Investment and Junior Isas – the weekend money sections blog

This weekend saw investment stories back on top, having increased from 22 per cent to account for 30 per cent for all personal finance coverage in the nationals, while tax articles dropped from 21 per cent down to 8 per cent and utilities from 5 per cent to just 1 per cent. Meanwhile, pension stories rose to 13 per cent from 10 per cent last week. A story that caught our eye was Jo Thornhill’s article in the Mail on Sunday (@mailonline) which focused on the campaign to block the pensions assault on the 50-something women who will be penalised by the reforms to the state pension coming in. Although savings stories fell from 18 per cent to 16 per cent a subject that was widely covered was the launch of Junior Isas. This scheme has generally been very well received – Holly Thomas (@holly_thomas_) at the Sunday Express covered the ins and outs of how they will work. However, Merryn Somerset Webb (@MerrynSW), FT Money highlighted concerns that investors should be first of all thinking about their own finances before their children. Still on the subject of children’s savings Leah Milner (@leahmilner) wrote in The Times about how to teach kids to be wise with money which should be coming from both home and school. The most prominent investment story was on Invesco Perpetual’s Neil Woodford and his view that now is the time to buy UK equities. Kathryn Cooper in The Sunday Times (@thesundaytimes) is backing him all the way while Julian Knight (@ukmoneyguru) in the Independent also looked at his investment views.  And the rest of...

Investments and tax pick up the pace in the weekend’s money sections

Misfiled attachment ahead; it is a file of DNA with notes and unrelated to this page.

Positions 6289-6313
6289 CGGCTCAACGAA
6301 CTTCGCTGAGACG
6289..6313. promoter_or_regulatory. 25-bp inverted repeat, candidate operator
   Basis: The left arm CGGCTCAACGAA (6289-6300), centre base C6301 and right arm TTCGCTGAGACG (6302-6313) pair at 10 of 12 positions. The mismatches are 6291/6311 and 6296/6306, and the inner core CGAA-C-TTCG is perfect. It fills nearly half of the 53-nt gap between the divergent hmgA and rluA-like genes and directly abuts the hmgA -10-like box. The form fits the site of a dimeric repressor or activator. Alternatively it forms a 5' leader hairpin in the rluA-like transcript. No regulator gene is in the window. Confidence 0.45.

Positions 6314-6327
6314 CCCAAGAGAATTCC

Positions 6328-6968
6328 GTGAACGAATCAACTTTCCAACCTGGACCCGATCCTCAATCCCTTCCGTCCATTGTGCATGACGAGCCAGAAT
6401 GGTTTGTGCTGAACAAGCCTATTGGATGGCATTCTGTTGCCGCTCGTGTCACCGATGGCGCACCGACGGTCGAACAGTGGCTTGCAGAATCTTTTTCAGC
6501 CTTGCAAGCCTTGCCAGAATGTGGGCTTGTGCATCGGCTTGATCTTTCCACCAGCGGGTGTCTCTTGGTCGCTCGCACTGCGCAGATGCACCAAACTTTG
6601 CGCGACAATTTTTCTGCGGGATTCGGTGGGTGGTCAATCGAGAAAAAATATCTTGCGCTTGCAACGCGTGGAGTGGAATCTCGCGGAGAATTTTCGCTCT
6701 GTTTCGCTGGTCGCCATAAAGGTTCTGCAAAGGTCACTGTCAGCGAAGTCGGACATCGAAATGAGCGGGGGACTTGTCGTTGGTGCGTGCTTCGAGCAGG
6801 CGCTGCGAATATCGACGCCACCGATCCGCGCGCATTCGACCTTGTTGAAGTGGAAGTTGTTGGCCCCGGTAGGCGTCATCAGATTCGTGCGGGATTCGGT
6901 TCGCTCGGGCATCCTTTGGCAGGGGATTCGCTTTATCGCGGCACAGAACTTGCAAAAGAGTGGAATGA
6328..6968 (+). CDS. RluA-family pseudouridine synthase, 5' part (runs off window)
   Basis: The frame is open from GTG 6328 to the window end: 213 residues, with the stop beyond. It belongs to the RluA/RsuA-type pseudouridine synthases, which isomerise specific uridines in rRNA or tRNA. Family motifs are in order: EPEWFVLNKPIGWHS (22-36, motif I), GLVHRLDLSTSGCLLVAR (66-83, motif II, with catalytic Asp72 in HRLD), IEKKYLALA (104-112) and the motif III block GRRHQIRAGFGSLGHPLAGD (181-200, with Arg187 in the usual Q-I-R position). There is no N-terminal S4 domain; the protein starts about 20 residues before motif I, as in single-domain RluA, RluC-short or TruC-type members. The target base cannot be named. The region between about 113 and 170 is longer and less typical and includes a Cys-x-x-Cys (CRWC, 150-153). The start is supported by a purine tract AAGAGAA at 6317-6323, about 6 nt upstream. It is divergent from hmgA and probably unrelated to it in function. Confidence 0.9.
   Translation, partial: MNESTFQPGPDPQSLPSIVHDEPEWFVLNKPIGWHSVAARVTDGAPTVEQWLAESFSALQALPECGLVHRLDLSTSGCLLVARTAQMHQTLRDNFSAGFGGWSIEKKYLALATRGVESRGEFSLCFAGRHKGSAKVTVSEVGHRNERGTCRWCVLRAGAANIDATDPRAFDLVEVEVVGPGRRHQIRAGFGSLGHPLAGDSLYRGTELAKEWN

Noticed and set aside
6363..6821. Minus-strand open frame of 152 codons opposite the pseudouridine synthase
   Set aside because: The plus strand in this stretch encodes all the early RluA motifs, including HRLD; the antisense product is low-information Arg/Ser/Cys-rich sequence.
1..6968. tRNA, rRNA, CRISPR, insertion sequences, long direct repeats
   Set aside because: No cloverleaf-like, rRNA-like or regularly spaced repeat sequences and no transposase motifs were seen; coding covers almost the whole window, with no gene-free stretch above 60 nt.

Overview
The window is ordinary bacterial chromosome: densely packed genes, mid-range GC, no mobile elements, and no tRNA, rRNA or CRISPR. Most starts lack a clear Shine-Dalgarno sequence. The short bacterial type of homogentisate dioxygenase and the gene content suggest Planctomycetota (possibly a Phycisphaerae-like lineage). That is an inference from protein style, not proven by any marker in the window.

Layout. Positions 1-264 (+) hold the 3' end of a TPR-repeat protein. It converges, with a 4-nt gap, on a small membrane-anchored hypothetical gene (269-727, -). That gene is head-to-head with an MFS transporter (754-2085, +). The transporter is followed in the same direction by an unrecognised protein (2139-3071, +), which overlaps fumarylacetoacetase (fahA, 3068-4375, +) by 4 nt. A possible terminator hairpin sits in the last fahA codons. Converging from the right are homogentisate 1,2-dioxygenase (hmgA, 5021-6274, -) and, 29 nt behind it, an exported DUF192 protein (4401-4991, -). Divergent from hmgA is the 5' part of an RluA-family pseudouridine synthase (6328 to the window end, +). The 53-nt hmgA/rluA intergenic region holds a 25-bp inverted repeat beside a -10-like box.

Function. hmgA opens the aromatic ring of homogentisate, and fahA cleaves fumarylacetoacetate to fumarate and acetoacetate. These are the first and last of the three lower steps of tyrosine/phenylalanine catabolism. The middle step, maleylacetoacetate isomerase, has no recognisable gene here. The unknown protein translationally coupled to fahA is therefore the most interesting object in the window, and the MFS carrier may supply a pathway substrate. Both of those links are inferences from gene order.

Investment stories regained their spot at the top of the leaderboard this week, accounting for 26 per cent of the total coverage, up from 15 per cent last week. Tax saw a big hike in coverage this week, rising to 13 per cent, up from just 5 per cent last week. In the Sunday Times, Ali Hussain looked at some of the best buying opportunities for equity Isas now that investors have turned cautious following concerns over the Middle East and Japan. The piece suggests, among other things, Spain and more specifically, the Ignis Argonaut European Income fund. Also focusing on Isas was the Independent (@TheIndyNews) which looked at what experts were investing in. Patrick Connolly at AWD Chase de Vere favours Western economies as they are more likely to benefit from global economic growth, and mentioned Ignis Argonaut European Alpha as a potential home for his money. In other investment news, the FT Weekend (@ftmoney) looked at retailers who are offering incentives to investors to buy their shares. The piece mainly focused on the new retail bond from John Lewis Partnership which offers 6.5 per cent split between cash return and gift vouchers . The piece goes on to say that we should expect to see other retailers following John Lewis’s lead and begin to issue bonds. Moving on to tax, and in the Mail on Sunday, Jeff Prestridge (@jeffprestridge) looked at Venture Capital Trusts, noting that they may be risky but the attractive array of tax breaks makes them too good to ignore for higher-rate taxpayers. However, there are fears that these could be scrapped in the...